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Topic Summary

Posted by: M
« on: July 14, 2012, 12:04:13 PM »

Karis - I realise this thread has been long abandoned but I find what you say about Freud really interesting - can you elaborate at all?
Posted by: archive
« on: August 15, 2007, 03:49:49 PM »

I thought; on first reading this play that it could fit in with Freud's ideaswith id, ego and superego, wondered if anyone thought the same <?>

Archive 30-6-2003
Posted by: archive
« on: August 15, 2007, 03:49:09 PM »

yeah that's right not only does it disturb the expected pattern but it inserts mother where dad could be... look it's just a thought.. or happy coincicdence

Archive 3-2-2002
Posted by: archive
« on: August 15, 2007, 03:48:22 PM »

I Think there is just another simple formal point about A, B, C, and M. First of all it is like in one of Beckett's short-plays so it' like a citate on him. Also the normal order would be abcd of course but usimg m instead of d is disturbing the order and that's something all of her plays does in many ways

Archive 13-5-2001
Posted by: archive
« on: August 15, 2007, 03:47:44 PM »

I agree with you that C stands for Sarah Kane after all the letter C is the only one in the English alphabet that can both signify the sounds S for Sarah and K for Kane!

Archive 11-5-2001
Posted by: archive
« on: August 15, 2007, 03:46:55 PM »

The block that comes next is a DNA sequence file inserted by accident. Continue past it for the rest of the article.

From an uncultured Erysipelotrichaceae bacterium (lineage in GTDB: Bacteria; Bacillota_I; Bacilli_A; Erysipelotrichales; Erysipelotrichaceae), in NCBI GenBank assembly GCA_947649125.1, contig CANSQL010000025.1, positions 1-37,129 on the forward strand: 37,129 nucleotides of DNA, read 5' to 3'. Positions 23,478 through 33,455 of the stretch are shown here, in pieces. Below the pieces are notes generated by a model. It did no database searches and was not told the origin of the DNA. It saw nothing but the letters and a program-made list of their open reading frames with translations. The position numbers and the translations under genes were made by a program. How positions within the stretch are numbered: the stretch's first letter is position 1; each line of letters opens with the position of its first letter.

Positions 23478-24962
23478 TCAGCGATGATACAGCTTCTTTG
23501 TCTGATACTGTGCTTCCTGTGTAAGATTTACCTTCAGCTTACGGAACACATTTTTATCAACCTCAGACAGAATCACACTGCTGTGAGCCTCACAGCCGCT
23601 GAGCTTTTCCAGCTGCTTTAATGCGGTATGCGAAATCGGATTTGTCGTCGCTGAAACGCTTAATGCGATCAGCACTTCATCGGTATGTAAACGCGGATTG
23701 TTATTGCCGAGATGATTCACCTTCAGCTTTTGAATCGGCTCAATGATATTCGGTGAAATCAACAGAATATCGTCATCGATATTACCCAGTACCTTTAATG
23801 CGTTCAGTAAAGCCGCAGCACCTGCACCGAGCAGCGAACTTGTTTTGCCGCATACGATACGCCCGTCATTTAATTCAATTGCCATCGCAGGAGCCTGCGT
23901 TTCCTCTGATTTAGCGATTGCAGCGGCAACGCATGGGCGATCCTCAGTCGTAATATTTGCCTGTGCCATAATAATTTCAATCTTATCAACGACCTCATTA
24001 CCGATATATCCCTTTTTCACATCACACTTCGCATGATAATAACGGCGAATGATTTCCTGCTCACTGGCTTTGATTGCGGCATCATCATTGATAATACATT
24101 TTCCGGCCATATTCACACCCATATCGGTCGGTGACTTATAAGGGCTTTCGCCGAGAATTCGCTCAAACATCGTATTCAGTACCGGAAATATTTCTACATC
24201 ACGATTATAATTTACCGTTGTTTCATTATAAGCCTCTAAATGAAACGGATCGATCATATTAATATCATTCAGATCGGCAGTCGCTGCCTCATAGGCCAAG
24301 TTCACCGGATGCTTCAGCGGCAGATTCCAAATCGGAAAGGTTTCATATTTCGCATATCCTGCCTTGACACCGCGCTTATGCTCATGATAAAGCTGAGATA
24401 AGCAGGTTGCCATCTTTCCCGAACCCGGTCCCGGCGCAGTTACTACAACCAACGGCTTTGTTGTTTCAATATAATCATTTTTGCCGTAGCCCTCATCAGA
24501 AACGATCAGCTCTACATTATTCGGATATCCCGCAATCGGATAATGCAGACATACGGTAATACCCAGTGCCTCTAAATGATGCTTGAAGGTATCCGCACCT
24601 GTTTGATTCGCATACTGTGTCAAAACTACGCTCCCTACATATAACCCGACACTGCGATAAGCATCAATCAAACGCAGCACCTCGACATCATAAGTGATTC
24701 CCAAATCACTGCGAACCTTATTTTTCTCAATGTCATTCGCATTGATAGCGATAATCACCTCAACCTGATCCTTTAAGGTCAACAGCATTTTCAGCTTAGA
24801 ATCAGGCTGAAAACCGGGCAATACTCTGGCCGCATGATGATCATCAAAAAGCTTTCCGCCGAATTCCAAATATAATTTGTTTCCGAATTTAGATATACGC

I will just add my long-held personal belief that C = Sarah.

Archive 30-4-2001
Posted by: archive
« on: August 15, 2007, 03:46:03 PM »

Thnaks to Graham Saunders for telling me Sarah herself once said in a public talk that A could variously stand for Author, Abuser, Antichrist or (Simon Kane's idea) A***hole, and that the others are indeed Child, Mother and Boy. I think that settles the matter.

Archive 23-4-2001
Posted by: archive
« on: August 15, 2007, 03:45:14 PM »

According to the promotional leaflet issued by the Royal Court when Crave first ran there, they stand for Author, Mother, Child and Boy, but I agree that we shouldn't confine the characters in these straitjackets.

Archive 19-4-2001
Posted by: archive
« on: August 15, 2007, 03:44:33 PM »

Hi Kate,

Aleks Sierz┬┤s book says "the older man, the abuser, is infatuated with a young black girl who cannot re*** THIS IS SPAM MARKED FOR DELETION ***cate because she is haunted by an abused past that she can neither remember nor forget. At the same time an older woman tries to seduce a young man in the hope that he will father the child she is desperate for. In this case A stands for abuser, B for boy, C for child and M for mother. The trouble with this approach is that it tends to limit interpretations of a deliberately open-ended text".

I think these descriptions of A,B,C,M help on the first reading, but then you should start letting them go.

As a comparison, John Arden says about his play Serjeant Musgrave┬┤s Dance:

"I started off calling the character ┬┤The Surly Soldier┬┤ ... if you call a character ┬┤The Surly Soldier┬┤, it is going to make an actor think he has got to be surly all the way through. It was not until they had names that the soldiers really came alive as people".

I hope this helps rather than confuses

Iain

Archive 17-4-2001
Posted by: archive
« on: August 15, 2007, 03:43:46 PM »

Could anyone tell me what the characters "A" "B" "C" and "M" signify in CRAVE? Just curious. Contact me at: ***@***.***. Thanks, kate

Archive 17-4-2001